Only seven years old, she hadn’t yet learned not to jump at her father’s voice. His frowning face had descended on her out of the confusing bustle of the foreign guests in the villa, their bright skimpy clothing and babble of voices. Her father, handsome and stern, eyes glinting in the way that meant trouble as she cringed after dropping and breaking her plate, food soiling her party dress. But then another man had swooped down—brown-baked skin, dark eyes crinkling with laughter as a white grin flashed beneath his long bandit mustache—big hands grasping Ariadne and swinging her up.
“Little Kri-Kri! Oof, not so little now!” Uncle Demetrios chuckled as he lowered her.
“Big enough to start behaving like a lady, Ariadne.” Her father scowled. “You shame us.”
“I’m sorry, Father.” She looked at the floor, turning to go.
“Use your eyes, brother! She’s pretty as a young goddess. A fine strong girl, and time enough later for taming her.” Her uncle’s hand on her shoulder eased Ariadne toward the edge of the room.
Her father shook his head and returned to his guests, letting her go. For now.
Demetrios gently squeezed her shoulder and turned her to face him. “And you thought I wouldn’t come?” He raised his shaggy eyebrows. “I had to bring your gift.”
“Something very special, very old. Now where did I put it?” He patted his many pockets, frowning and shaking his head, finally pulling out a polished agate and examining it slowly through his jeweller’s lens. Ariadne shifted from foot to foot in an agony of apprehension as he shook his head again, sighing. Mournfully he put the stone away. “No, that’s not it. I must have forgotten it.”
Ariadne bit her lip, trying to hide the disappointment.
“Wait.” He snapped his fingers. “Maybe. . . .”
His big rough hand reached out, touched her ear, and reappeared, filled with blue light—glittering, sparkling, water and fire. He kissed her cheek in a brush of smoky smells and whiskers, dropping a crystal into her hand.
She gasped and stared at the clear sea-blue stone, perfect facets etched with a maze of serpentine lines enclosing designs of a flying fish, a bull’s horns like the fabled Minotaur’s, a crescent moon.
“Uncle?” She looked up in disbelief.
“Our secret.” He winked. “Who knows, maybe it belonged to the original Ariadne. See these lines, like the thread she gave that blockhead hero to find his way out of the labyrinth? Study it and work on your stonecutting, maybe a Demodakis will match the ancient ones yet.” He pulled out his amber worry-beads, rattling them in quick flicks as he turned to rejoin the adults.
She stood gazing at the deep blue crystal filling her palm with cold fire.
Somehow she had escaped the party and her father’s stern eyes, had climbed to her refuge where she could be alone in the heat and silence. The grotto below the cave opening was a cauldron of light, the one live branch of a twisted olive pointing a shadow finger at Ariadne. She shared this place only with the wild goats, the kri-kri as her uncle called her, and their herd leader appeared now atop a boulder, staring at her as his horns carved out a blue slice of sky.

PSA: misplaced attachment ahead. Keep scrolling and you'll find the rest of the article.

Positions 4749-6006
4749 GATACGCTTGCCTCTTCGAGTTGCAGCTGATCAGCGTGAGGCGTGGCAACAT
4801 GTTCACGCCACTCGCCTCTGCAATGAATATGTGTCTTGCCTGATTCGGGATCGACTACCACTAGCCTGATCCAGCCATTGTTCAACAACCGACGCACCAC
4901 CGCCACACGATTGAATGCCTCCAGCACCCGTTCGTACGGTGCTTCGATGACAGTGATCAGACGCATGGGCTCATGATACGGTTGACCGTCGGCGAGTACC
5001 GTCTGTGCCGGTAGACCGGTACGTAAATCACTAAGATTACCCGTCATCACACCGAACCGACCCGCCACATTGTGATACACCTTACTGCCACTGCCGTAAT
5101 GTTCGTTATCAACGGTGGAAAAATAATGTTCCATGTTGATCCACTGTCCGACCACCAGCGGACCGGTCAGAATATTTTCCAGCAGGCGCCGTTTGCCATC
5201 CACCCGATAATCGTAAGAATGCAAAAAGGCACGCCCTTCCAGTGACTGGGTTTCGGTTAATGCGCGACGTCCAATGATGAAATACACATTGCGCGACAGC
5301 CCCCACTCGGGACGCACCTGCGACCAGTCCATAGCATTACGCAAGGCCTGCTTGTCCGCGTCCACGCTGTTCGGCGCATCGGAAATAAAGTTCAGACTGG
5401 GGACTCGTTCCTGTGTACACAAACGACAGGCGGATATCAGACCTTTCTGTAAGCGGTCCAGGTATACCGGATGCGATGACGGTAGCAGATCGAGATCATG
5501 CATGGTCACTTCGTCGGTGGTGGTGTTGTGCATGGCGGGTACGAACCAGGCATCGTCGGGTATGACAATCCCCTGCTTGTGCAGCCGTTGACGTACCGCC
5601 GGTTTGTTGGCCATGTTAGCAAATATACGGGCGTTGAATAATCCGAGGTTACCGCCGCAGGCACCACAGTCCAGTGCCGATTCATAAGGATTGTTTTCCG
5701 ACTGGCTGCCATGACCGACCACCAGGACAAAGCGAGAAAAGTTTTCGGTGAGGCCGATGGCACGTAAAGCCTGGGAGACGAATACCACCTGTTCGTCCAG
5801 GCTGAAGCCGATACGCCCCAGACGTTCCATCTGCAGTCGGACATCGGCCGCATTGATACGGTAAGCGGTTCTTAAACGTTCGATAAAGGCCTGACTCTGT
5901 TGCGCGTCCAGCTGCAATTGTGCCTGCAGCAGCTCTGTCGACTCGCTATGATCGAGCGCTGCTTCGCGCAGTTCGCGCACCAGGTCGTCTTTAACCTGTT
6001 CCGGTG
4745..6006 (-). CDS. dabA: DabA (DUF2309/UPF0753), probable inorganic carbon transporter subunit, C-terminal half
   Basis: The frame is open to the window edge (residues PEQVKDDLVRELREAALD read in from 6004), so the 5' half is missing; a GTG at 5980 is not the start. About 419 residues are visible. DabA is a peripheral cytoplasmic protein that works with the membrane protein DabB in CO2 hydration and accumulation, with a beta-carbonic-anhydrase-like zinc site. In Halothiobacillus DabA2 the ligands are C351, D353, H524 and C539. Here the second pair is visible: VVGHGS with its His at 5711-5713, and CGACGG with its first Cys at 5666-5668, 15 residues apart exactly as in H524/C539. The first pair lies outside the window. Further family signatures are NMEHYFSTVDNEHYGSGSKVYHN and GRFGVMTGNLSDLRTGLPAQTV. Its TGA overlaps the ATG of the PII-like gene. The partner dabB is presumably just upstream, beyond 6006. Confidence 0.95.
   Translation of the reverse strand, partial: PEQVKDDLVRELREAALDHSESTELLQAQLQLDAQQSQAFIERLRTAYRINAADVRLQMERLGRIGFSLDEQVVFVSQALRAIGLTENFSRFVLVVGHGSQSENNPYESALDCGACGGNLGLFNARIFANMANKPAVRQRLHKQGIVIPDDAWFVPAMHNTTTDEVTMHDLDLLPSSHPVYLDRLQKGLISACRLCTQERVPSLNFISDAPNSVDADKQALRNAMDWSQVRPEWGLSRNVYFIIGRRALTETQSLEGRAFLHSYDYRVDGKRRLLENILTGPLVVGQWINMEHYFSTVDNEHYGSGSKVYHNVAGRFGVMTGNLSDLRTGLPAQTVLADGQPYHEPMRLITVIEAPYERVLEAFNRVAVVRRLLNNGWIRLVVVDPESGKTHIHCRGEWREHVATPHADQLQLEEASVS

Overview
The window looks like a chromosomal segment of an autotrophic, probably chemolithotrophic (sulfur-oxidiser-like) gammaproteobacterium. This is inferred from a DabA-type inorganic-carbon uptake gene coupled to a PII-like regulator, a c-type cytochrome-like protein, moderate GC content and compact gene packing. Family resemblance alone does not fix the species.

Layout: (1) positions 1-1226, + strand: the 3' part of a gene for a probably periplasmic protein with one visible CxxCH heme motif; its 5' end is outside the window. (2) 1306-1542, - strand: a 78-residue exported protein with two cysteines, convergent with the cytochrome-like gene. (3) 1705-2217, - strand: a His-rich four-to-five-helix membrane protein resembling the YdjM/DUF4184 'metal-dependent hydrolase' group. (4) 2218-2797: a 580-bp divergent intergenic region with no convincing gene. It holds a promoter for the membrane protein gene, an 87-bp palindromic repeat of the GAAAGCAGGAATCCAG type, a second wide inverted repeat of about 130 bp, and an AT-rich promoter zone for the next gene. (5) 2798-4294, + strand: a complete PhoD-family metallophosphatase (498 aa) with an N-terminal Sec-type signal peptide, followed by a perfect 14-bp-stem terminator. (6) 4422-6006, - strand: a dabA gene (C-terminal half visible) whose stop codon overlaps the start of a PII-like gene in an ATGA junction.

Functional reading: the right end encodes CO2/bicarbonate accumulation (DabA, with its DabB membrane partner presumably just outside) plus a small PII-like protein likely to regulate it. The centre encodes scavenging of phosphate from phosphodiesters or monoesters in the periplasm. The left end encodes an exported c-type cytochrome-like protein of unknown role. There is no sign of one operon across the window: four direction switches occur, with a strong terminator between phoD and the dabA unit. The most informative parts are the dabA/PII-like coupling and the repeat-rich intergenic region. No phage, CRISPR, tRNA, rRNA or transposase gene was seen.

Ariadne swung herself up and over a rockfall to hunker in front of the cave entrance. It was only a narrow gap of darkness, partly blocked by fallen stones, flanked by the ancient carved guardians of the winding passages she had once followed until she’d almost lost the thread of light.
She crouched between the marble faces, letting her heartbeat slow. The sunlight like X-rays laid her bare to her bones, laid the mountain bare to its stones. She narrowed her eyes to slits, let her Ariadne-self melt out of her face so it would look as smooth and almost-erased as the ancient carved guardians. She was stone, hewn from the earth, stretching roots into the heart of its cool shadows.
A loose pebble clattered, dropping through the pooled heat. The goat, still watching, shifted his hooves restlessly. He moved across the grotto, then picked his way up until he stood before the girl, yellow eyes like the ancient god’s staring close into hers. She crouched motionless, caught in the spell of something she couldn’t name. A silent hum swelled inside her, mounted into a perfect, unbearable pitch as she opened her palm to let sunlight ignite the blue gem.
Light—but it was somehow music—burst through her, blinding sapphire and silver dazzles. She gazed unblinking into the blue-sparked depths of the carved crystal as the music poured through her, vibrating down her spine and humming into the rock beneath her, following a vein of connection far below.
Light danced in the facets, and the designs of twining serpents came to life. Music shimmered crystal-bright all around her, inside her. No, she was inside the music. Inside the gem. Shifting mirrors of lights and tones, looking out through glittering angles, looking out through the magic. And the music telling her how, where. Something sprang open in a rich outpouring flood and she was tracing the secret geometry of dazzling light-gem-music deep inside the crystal, treading its tilting dazzling paths, fearless, into the hidden ways of the maze.
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